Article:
Maspeth: a community in uproar over a homeless shelter exposes issues with New York City policies

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[Image credit: Gothamist.com]

Note: I this article wrote some months ago regarding the dicey situation surrounding a rising homeless population in the city of New York, beleaguered state and city housing policies, and a homeless shelter that raised the ire of a community in Queens. Although I didn’t get around to publishing it at the time, I thoroughly enjoyed reporting on this story, and so I thought I would share it on this blog. For a more recent update on what’s going on in with the shelter in Maspeth, click here.

December 13, 2016

By Tara Yarlagadda

It’s a dreary day; rain floods the sidewalks and slides down the neon signs along Queens Boulevard. Yet, the gloomy weather does nothing to dampen the spirited cries of middle-class residents in Maspeth, Queens.

A heated community board meeting is underway at Our Lady of Hope Catholic Academy in Middle Village – a residential neighborhood bordering Maspeth, Queens. The topic of debate: a proposed homeless shelter that nearly made the town of Maspeth lose its mind, and in the process, underscored a city-wide crisis with policy failures at all levels of government.

According to Lauren Gray, Senior Advisor for Communication for the New York City Department of Homeless Services (DHS), the DHS notified Council Member Elizabeth Crowley in May regarding plans to convert the newly constructed Holiday Inn Express Queens–Maspeth into a homeless shelter for adult families. Council Member Crowley is the elected representative on the New York City Council for Community Board 5, which includes Maspeth.

Despite vociferous complaints from Maspeth residents, Gray insists that there has been ample community engagement in the process: “The Department of Homeless Services also hosted two community forums, which were attended by Department of Social Services Commissioner Steven Banks to personally listen to community concerns and respond to questions.”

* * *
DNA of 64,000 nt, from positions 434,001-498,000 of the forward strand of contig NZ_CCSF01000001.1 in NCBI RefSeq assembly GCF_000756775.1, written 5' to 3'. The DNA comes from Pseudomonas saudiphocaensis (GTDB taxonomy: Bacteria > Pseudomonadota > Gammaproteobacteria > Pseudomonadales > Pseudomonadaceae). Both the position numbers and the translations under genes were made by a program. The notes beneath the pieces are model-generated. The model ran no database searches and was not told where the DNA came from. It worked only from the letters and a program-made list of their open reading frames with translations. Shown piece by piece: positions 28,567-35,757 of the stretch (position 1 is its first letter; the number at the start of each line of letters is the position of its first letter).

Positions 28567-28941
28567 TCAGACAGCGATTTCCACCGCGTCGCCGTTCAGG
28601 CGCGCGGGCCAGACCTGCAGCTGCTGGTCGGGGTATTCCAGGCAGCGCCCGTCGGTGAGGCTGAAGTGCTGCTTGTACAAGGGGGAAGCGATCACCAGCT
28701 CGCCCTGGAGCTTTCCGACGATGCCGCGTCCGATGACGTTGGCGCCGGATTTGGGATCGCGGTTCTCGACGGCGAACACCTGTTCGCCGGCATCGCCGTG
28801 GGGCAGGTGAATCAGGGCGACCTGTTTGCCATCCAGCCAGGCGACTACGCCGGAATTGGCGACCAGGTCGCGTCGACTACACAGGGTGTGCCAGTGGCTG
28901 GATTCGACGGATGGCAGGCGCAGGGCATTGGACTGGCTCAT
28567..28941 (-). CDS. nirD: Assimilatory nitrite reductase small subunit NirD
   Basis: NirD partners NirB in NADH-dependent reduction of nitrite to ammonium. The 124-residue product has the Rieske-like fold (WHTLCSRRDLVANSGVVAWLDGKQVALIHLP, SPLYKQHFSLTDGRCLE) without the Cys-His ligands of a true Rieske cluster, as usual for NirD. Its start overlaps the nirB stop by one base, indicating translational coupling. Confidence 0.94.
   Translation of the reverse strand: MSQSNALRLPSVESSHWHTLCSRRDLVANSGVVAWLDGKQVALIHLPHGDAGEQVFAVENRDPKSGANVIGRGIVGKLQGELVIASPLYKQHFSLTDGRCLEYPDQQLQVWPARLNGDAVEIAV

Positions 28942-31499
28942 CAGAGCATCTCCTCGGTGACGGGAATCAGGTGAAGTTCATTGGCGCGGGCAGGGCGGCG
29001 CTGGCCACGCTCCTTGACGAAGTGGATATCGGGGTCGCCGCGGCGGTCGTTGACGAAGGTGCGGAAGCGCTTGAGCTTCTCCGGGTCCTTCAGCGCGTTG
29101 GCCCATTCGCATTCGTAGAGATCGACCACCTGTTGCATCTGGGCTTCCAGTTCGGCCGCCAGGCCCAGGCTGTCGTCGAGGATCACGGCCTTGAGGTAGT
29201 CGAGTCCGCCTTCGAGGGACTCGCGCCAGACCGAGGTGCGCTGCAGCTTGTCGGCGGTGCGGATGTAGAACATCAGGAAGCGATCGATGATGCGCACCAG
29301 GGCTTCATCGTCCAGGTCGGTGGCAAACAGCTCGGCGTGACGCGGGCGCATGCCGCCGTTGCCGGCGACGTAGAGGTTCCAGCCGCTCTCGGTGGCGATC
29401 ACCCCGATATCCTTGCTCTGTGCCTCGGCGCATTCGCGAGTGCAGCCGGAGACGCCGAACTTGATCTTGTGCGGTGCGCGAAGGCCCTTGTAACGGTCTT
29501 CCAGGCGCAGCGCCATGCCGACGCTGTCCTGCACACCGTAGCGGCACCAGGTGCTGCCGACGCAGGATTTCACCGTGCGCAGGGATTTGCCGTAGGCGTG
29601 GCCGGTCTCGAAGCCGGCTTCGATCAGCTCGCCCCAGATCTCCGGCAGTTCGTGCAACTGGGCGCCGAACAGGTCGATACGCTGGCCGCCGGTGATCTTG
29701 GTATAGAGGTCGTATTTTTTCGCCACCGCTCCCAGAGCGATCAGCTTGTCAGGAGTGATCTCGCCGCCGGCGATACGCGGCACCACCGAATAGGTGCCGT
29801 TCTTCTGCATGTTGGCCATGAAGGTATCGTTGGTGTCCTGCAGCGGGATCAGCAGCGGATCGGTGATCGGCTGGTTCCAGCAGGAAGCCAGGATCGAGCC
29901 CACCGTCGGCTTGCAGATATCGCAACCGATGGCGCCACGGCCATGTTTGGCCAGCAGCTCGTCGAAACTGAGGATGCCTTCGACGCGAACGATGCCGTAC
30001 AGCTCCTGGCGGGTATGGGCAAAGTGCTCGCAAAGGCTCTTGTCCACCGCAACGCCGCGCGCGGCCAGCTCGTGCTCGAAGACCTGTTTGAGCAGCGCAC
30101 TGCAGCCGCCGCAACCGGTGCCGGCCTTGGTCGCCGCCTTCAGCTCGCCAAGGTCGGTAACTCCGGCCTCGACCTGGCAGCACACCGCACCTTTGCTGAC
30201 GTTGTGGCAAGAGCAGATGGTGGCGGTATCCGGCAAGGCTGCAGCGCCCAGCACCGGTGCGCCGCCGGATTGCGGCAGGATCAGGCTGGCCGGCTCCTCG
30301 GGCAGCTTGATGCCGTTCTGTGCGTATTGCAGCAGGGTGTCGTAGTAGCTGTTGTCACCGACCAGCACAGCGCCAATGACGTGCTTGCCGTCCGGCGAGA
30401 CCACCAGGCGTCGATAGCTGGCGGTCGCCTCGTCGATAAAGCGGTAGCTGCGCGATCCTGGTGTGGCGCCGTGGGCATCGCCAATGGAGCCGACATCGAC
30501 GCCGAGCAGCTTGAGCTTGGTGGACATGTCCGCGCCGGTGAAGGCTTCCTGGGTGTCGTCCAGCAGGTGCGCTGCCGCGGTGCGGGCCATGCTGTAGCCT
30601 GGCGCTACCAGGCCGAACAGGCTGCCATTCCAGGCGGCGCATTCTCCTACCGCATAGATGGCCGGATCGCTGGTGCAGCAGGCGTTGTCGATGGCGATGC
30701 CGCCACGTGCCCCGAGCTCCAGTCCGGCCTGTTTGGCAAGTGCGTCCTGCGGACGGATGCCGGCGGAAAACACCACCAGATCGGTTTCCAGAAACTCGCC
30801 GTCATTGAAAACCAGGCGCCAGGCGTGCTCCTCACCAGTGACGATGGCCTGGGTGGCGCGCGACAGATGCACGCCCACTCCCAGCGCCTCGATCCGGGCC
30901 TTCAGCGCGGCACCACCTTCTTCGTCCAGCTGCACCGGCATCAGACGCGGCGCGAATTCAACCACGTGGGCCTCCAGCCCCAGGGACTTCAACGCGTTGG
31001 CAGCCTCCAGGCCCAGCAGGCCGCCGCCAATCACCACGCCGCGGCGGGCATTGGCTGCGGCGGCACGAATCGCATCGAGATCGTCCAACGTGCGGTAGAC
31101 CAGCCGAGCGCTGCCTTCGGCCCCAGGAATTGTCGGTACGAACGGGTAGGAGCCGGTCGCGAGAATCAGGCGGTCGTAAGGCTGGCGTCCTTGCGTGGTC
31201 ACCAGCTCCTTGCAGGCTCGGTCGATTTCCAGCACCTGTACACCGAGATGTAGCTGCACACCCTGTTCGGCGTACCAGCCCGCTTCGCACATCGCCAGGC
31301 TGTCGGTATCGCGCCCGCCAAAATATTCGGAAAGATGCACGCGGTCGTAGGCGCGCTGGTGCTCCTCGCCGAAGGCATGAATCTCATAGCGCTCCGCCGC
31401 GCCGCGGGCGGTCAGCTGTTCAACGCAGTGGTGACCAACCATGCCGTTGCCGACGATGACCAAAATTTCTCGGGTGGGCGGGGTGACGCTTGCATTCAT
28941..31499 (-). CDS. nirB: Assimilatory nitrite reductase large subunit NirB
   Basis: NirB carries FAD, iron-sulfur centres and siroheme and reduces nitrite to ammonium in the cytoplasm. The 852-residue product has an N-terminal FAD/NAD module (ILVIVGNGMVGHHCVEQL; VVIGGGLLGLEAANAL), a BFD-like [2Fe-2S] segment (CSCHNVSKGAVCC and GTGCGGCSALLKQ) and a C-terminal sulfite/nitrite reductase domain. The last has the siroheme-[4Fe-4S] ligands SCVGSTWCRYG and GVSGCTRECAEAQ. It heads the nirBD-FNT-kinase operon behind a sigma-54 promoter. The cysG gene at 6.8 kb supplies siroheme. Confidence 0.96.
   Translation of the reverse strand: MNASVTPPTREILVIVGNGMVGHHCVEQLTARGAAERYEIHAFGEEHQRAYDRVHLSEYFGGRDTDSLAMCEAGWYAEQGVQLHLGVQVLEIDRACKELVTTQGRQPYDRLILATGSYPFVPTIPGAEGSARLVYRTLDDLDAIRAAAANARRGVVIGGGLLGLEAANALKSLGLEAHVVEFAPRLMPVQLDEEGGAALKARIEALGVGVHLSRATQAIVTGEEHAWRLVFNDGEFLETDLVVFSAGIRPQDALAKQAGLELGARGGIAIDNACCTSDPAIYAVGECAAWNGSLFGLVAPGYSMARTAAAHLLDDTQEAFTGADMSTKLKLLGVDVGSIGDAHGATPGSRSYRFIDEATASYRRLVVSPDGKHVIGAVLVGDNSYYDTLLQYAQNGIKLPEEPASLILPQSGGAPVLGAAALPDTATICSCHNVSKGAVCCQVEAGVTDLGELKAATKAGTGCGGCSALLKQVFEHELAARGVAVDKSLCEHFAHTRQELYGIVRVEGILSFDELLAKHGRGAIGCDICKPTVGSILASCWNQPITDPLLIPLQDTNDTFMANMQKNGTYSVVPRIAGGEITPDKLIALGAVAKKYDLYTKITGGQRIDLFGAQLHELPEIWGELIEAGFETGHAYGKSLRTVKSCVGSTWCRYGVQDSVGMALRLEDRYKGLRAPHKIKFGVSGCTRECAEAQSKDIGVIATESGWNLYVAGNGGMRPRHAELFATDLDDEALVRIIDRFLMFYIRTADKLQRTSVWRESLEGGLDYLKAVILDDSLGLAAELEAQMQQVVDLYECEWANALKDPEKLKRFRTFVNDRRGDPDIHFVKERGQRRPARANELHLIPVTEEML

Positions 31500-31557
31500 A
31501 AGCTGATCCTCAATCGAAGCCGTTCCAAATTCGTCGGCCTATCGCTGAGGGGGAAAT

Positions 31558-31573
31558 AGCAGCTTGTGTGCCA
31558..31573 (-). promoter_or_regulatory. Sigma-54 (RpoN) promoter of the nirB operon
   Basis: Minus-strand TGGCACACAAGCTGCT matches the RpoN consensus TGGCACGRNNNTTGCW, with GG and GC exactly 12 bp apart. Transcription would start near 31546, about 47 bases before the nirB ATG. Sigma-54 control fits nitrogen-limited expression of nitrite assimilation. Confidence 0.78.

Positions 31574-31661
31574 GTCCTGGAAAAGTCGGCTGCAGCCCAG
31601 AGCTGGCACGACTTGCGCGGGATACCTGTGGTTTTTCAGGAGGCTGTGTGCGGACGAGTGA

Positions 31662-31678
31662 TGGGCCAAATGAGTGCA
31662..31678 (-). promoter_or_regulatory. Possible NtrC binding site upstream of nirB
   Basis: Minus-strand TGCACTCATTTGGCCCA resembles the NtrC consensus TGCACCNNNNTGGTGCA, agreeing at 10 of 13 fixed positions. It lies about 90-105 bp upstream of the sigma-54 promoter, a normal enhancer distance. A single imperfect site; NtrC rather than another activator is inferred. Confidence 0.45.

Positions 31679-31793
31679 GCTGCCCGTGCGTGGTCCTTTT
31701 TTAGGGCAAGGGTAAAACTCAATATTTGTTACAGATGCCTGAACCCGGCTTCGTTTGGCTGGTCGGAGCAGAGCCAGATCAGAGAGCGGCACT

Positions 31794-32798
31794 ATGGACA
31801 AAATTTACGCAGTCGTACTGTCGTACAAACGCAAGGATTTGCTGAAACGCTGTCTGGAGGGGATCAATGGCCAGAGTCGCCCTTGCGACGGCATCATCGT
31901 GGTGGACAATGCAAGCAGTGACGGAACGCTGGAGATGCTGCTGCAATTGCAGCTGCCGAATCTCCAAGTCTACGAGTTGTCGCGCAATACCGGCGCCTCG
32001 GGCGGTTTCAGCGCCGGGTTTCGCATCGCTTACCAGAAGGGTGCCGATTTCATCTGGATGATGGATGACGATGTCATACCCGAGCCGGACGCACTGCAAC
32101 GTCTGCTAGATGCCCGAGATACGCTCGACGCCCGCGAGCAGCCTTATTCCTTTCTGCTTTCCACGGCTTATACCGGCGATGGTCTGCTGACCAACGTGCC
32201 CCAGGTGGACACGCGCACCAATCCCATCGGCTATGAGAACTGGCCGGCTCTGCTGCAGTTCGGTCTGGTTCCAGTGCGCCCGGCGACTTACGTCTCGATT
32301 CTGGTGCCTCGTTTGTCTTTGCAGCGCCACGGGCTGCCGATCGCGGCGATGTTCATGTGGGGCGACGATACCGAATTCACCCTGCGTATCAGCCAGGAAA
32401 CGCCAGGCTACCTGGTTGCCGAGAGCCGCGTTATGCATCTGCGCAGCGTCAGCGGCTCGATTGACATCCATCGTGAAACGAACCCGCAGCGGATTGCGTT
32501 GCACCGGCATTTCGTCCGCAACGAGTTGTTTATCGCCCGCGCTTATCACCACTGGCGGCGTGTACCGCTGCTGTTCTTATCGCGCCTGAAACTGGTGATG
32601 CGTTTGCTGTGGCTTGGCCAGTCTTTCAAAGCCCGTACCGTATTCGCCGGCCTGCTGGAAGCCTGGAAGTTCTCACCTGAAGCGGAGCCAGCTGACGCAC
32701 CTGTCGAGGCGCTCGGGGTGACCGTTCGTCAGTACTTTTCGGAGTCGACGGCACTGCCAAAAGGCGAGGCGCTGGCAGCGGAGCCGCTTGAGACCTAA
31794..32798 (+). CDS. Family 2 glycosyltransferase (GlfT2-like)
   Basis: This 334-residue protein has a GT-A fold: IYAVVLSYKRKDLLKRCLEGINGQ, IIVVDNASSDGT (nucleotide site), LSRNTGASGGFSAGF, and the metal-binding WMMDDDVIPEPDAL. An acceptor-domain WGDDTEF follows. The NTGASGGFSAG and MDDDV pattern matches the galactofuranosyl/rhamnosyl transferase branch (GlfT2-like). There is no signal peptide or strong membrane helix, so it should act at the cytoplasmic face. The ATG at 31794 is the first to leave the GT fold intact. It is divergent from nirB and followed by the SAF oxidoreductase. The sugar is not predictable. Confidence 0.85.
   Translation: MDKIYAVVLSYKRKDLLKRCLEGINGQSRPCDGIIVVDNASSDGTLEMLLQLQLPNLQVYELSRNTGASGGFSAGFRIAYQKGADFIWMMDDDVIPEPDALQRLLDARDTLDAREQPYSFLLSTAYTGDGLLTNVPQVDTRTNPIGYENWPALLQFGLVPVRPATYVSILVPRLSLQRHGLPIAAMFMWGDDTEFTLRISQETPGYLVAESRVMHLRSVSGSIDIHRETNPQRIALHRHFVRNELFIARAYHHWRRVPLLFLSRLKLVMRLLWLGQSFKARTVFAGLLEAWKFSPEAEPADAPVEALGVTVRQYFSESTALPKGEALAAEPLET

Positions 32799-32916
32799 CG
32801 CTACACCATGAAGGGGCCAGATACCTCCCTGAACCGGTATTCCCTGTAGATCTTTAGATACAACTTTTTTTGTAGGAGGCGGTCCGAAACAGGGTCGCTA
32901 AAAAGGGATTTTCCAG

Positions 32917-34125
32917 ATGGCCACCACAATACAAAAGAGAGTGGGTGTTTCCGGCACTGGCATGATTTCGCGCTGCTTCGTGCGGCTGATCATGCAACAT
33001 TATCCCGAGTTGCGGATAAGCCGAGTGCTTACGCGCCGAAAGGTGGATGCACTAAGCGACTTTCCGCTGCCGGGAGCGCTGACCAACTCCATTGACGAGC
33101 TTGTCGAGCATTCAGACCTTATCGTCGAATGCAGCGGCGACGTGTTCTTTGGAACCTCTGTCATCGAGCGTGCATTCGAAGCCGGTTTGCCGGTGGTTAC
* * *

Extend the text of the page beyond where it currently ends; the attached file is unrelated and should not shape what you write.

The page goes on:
But those breadcrumbs were not enough to satisfy Maspeth. Residents protested in a nightly vigil at the Holiday Inn Express and even once outside of the home of Commissioner Banks, who heads the DHS. Protestors wielded posters with slogans like “Solutions not shelters” and images of Banks with the phrase: “Fire the liar.” For residents of Maspeth, this might as well be the controversy of the century.

The Juniper Park Civic Association in Middle Village criticizes Council Member Crowley for not being adequately supportive of the residents protesting the shelter. Manuel Caruana is a member of the Executive Board of the Juniper Park Civic Association. Of Crowley, Caruana says: She’s a liar. She should have been thrown out of office years ago. …This is her modus operandi. I’ve seen her do it over and over again. She’ll cut a deal and then she’ll make believe she’s fighting for you while her deal is cut.”

Still, Crowley’s Communications Director, Maggie Hayes, insists that Crowley has supported Maspeth’s opposition to the homeless shelter from the very beginning. Moreover, she states: “Elizabeth remains compassionate to the homeless…and is more concerned on creating a stable, productive environment to help them get back on their feet…”

Despite her tenuous support, Council Member Crowley, along with other elected officials, filed a lawsuit in August in the New York State Supreme Court, alleging that the proposed shelter violated New York City Administrative Code 21-124b. The code states that “no homeless shelter shall be established which does not provide…cooking facilities.” The Holiday Inn does not have cooking facilities.

The defendants, the city of New York and Commissioner Banks, quickly launched a counterattack, mounting a defense that only adult families will be placed in the Holiday Inn shelter, and cooking facilities are only required in shelters with families with children.